Why these companies have got what it takes on service delivery
According to latest research, customers are saying that they don’t want ‘a relationship’ with their suppliers; all they’re looking for is a good experience with the product or service. Dee Bushell examines this and other issues, citing a brand performance league where the automotive sector is conspicuously absent.
In a market place where achieving competitive advantage through product differentiation alone is seen as only part of the equation, the creation of a unique customer experience is seen as the new battleground. The question is: how does one capture, define and measure, and then deliver those attributes that are at the heart of customers’ expectations of a specific brand?
As organisations increasingly experience a plateauing of satisfaction scores, it is being realised by some that pursuit of increasingly higher levels of satisfaction, as defined by process only, is likely to achieve little more than the removal of reasons for dissatisfaction. What brand managers and customer service professionals need today is insight into the reasons for what is becoming known as ‘customer delight’ or ‘active preference’ for a brand, and many will say that this is in the delivery of a unique customer experience.
What comprises a ‘unique customer experience’ is a number of factors, attributes and emotional triggers specific to an individual brand. They are embodied in a brand promise and give rise to customers’ expectations of that brand. Accepting that not all of these are within the domain of the customer-contact staff to influence, such as price, product and brand image to name but a few, this article explores what some of these triggers are.
The customer experience is a complex interaction comprising rational and emotional components.
There are two responses to all interactions:
• The rational, e.g.” the car was delivered on time”• The emotional, e.g. “I felt that they were just going through the numbers. I had looked forward to this day so much but they didn’t make me feel special!”
Customers are increasingly telling us that they don’t want a relationship with their suppliers; all they want is a good experience when they encounter the product or service.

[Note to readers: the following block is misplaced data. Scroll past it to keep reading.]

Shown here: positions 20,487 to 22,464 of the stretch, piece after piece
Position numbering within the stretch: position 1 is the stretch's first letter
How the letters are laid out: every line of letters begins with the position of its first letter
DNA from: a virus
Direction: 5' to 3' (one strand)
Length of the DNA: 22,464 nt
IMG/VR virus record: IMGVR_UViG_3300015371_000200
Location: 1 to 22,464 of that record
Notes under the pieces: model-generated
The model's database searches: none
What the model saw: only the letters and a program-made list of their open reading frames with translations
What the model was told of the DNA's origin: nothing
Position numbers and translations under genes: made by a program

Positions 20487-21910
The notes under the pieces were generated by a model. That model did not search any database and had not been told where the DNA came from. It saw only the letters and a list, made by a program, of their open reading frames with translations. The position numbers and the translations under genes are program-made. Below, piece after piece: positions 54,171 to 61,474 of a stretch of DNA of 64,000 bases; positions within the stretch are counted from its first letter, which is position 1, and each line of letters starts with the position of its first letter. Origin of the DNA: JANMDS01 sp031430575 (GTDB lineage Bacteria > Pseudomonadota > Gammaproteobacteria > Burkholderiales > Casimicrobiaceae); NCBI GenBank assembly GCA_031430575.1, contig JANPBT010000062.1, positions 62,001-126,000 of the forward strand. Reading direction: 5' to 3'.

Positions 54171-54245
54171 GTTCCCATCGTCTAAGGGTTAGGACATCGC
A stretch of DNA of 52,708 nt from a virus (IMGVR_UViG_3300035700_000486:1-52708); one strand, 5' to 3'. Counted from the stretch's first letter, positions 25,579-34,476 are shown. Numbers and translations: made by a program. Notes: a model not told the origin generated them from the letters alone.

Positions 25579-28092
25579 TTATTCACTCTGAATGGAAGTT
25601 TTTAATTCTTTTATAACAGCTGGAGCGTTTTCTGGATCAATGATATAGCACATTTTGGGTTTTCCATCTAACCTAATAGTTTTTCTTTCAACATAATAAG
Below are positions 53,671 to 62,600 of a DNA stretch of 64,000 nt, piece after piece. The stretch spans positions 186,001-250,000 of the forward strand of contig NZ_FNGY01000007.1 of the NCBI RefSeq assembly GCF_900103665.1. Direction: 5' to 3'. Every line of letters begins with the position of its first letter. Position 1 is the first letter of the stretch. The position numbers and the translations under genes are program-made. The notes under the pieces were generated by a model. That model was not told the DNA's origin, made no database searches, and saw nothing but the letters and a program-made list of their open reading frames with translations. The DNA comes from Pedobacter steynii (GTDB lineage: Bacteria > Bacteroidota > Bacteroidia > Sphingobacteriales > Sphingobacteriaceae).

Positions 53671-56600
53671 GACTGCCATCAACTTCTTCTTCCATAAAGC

Maritz Research has recently conducted a web-based survey on this subject amongst all of the delegates to the European Conference on Customer Management and the associate members of eCustomerServiceWorld.com, the organisers of this, Europe’s largest customer conference.
Role of Customer Experience in Brand Strategy
A staggering 94% of respondents believe that the provision of a unique customer experience is an essential feature of their brand strategy. These organisations clearly believe that customers have more power than ever before, with more high-quality alternatives, greater access to information and the unprecedented ability to compare brands. Today, you are only as good as your last customer transaction or touch point.
We asked respondents to prioritise the importance of customer experience in their organisation. 89% rated it as either the highest or amongst the highest for their organisations. There were some interesting differences in this respect based on the ownership of the organisation, the chart below illustrates.
The customer experience appears less of a priority for Asia/Pacific multinationals
It is interesting to see the lower priority accorded to this subject by Asia/Pacific multinationals compared with the UK, where it seems to be very much the “hot topic” at the present time. By contrast, the situation in the US could indicate, as we believe, that they “hit this trail” 2–3 years ago and that the issue is now internalised as part of their business culture rather than being the “flavour of the moment” as in the UK.
Leaders in the Field of Customer Experience
A very wide range of organisations were nominated as being leaders in the field of customer experience. No one organisation received more than 30 nominations (10%).
The six leading customer experience organisations rated by the respondents to this survey were:
• First Direct• Amazon• Disney• Tesco• John Lewis• Virgin